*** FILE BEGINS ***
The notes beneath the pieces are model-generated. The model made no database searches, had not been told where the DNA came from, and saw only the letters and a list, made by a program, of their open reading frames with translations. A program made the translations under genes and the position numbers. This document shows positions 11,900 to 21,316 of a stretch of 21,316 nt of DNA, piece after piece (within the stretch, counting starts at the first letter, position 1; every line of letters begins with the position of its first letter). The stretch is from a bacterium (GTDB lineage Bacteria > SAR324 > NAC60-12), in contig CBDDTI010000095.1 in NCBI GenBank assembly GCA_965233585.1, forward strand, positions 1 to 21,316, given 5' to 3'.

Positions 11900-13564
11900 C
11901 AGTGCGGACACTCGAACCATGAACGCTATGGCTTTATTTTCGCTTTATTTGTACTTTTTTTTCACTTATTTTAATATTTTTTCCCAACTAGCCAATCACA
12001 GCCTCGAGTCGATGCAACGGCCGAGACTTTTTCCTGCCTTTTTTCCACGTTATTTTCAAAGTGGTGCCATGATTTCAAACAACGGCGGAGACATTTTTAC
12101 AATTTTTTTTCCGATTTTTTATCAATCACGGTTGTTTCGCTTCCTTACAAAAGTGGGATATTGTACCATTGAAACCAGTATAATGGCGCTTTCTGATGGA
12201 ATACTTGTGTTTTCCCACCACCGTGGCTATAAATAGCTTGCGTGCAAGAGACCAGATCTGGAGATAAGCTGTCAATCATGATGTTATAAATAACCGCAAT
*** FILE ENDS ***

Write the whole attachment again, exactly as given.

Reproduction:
The notes beneath the pieces are model-generated. The model made no database searches, had not been told where the DNA came from, and saw only the letters and a list, made by a program, of their open reading frames with translations. A program made the translations under genes and the position numbers. This document shows positions 11,900 to 21,316 of a stretch of 21,316 nt of DNA, piece after piece (within the stretch, counting starts at the first letter, position 1; every line of letters begins with the position of its first letter). The stretch is from a bacterium (GTDB lineage Bacteria > SAR324 > NAC60-12), in contig CBDDTI010000095.1 in NCBI GenBank assembly GCA_965233585.1, forward strand, positions 1 to 21,316, given 5' to 3'.

Positions 11900-13564
11900 C
11901 AGTGCGGACACTCGAACCATGAACGCTATGGCTTTATTTTCGCTTTATTTGTACTTTTTTTTCACTTATTTTAATATTTTTTCCCAACTAGCCAATCACA
12001 GCCTCGAGTCGATGCAACGGCCGAGACTTTTTCCTGCCTTTTTTCCACGTTATTTTCAAAGTGGTGCCATGATTTCAAACAACGGCGGAGACATTTTTAC
12101 AATTTTTTTTCCGATTTTTTATCAATCACGGTTGTTTCGCTTCCTTACAAAAGTGGGATATTGTACCATTGAAACCAGTATAATGGCGCTTTCTGATGGA
12201 ATACTTGTGTTTTCCCACCACCGTGGCTATAAATAGCTTGCGTGCAAGAGACCAGATCTGGAGATAAGCTGTCAATCATGATGTTATAAATAACCGCAAT